Carbine Resources Ltd. said Feb. 22 that it decided to minimize expenditure at its Mount Morgan gold-copper project in Queensland, Australia, after an economic review estimated that the all-in sustaining costs would increase.
The ASX-listed company's shares were down 56% by trading close on the day of the announcement.
The company expects all-in sustaining costs, or AISC, for Mount Morgan to increase to A$862 per ounce, from A$549/oz estimated in the December 2016 feasibility study.
Carbine attributed the increase to higher cyanide consumption and lower revenues from byproducts due to lower pyrite prices and a change in copper products removing the premium attributable to copper sulfate production.
Test results from the demonstration plant showed that even though the plant will be able to recover gold, copper and pyrite, the copper sulfate production will not be at the required market specification, and it will instead produce cemented copper concentrate and copper cathode.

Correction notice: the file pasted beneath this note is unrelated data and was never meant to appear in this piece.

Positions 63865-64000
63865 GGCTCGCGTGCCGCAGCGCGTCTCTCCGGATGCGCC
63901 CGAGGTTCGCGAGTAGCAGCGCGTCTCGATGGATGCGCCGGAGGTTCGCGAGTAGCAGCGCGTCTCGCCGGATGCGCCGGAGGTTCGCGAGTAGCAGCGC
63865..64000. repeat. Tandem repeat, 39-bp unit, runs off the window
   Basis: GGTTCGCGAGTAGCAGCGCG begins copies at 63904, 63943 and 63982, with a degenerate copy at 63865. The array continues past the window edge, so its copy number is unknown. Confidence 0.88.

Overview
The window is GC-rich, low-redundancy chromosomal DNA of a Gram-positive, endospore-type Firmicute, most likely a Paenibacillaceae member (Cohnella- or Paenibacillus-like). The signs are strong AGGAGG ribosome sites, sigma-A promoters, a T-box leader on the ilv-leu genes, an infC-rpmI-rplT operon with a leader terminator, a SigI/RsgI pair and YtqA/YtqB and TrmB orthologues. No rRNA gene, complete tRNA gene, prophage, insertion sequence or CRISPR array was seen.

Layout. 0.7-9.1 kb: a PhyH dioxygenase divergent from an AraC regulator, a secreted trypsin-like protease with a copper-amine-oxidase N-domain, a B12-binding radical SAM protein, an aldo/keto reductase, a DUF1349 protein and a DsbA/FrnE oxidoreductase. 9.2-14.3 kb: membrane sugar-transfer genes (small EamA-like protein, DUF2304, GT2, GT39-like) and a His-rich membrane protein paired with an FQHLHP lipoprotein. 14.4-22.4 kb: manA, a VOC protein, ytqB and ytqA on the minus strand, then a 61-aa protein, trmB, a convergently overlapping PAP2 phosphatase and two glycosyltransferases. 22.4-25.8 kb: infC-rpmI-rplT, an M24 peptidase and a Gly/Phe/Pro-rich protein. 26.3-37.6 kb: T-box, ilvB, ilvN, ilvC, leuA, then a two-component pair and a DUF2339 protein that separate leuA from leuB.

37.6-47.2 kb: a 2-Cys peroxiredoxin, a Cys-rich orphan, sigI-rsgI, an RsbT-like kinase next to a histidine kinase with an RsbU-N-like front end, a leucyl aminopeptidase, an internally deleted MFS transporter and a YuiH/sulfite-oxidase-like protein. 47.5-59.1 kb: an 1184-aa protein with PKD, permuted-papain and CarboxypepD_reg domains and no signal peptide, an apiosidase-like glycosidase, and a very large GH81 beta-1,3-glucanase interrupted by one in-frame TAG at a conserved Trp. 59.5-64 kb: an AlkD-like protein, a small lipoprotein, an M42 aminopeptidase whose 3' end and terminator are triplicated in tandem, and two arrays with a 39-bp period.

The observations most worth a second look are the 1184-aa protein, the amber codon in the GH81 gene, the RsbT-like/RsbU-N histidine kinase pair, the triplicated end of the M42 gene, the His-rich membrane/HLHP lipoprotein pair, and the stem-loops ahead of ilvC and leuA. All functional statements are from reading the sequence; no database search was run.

Based on the revised AISC estimate and the "relatively high pre-production capital cost" of A$87 million, the Mount Morgan project is not expected to "generate the level of shareholder returns needed to justify development," the company said.
Carbine intends to hold discussions with all key stakeholders to improve terms of the project agreements before making a final decision on the project's future.
"In particular, the board believes that to secure project funding, we need to renegotiate the terms of the agreements with Norton Gold Fields Ltd. and Raging Bull Mining Pty. Ltd. in respect of Carbine's ownership and title to the Mount Morgan project," the company said.
The company secured the right in March 2017 to increase its interest in the Mount Morgan project to 100% after agreeing to an acquisition price for the remaining 25% stake.
Carbine may also need the Queensland government to reduce royalty payments, as it is an environmental cleanup project rather than a new mine development, it said.